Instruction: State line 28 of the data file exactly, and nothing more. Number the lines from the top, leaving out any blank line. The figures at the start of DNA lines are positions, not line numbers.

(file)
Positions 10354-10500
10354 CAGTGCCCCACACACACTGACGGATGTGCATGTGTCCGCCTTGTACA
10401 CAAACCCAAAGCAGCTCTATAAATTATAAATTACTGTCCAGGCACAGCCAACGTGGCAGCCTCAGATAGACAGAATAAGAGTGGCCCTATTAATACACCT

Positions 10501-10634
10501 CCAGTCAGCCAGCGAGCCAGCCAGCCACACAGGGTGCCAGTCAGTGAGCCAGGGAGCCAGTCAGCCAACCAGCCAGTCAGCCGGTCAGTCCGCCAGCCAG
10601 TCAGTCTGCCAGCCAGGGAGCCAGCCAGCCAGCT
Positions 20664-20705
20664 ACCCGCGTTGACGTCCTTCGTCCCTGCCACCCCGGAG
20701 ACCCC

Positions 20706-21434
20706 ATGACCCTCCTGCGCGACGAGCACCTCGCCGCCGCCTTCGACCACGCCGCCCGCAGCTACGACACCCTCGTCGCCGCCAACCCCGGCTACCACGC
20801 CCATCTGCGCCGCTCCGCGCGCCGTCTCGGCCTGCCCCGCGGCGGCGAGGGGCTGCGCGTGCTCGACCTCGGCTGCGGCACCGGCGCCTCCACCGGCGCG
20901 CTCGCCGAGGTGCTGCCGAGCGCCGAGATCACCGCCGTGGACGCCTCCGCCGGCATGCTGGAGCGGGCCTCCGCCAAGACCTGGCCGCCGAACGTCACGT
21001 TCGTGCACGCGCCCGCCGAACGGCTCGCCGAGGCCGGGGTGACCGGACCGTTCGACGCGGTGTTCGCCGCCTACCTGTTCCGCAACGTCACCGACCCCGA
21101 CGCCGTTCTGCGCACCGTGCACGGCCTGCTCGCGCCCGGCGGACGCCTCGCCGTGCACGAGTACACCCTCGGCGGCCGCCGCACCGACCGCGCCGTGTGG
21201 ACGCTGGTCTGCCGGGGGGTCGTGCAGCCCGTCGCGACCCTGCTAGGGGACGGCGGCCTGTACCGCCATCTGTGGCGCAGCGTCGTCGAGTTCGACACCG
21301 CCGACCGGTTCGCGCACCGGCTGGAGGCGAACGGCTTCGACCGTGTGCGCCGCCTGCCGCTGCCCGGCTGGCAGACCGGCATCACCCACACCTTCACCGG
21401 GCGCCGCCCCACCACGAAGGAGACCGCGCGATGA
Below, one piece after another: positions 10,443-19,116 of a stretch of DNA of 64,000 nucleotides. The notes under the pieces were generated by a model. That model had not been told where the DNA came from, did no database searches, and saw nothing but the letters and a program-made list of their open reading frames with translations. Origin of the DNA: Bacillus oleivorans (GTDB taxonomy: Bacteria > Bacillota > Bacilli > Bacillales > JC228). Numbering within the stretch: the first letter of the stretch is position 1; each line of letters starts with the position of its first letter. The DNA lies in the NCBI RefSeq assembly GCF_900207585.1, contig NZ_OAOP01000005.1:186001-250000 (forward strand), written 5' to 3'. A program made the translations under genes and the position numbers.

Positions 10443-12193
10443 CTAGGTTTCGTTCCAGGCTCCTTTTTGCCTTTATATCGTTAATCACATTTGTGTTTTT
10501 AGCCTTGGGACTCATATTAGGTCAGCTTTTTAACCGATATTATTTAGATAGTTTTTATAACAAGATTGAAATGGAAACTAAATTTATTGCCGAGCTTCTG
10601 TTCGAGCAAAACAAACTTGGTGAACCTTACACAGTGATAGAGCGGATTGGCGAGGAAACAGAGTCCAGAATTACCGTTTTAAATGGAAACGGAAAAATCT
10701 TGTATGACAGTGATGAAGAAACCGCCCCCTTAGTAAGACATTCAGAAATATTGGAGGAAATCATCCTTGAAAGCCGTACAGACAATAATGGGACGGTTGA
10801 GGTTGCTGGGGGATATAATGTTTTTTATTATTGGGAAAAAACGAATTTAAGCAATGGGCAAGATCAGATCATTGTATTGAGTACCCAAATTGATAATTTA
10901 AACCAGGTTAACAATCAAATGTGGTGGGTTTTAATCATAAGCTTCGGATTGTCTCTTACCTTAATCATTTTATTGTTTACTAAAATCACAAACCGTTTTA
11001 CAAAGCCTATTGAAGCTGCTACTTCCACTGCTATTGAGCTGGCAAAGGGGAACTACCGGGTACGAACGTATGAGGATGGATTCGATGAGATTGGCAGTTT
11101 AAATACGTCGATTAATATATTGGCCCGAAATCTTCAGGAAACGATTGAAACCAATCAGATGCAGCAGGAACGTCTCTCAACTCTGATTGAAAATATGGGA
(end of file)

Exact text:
11101 AAATACGTCGATTAATATATTGGCCCGAAATCTTCAGGAAACGATTGAAACCAATCAGATGCAGCAGGAACGTCTCTCAACTCTGATTGAAAATATGGGA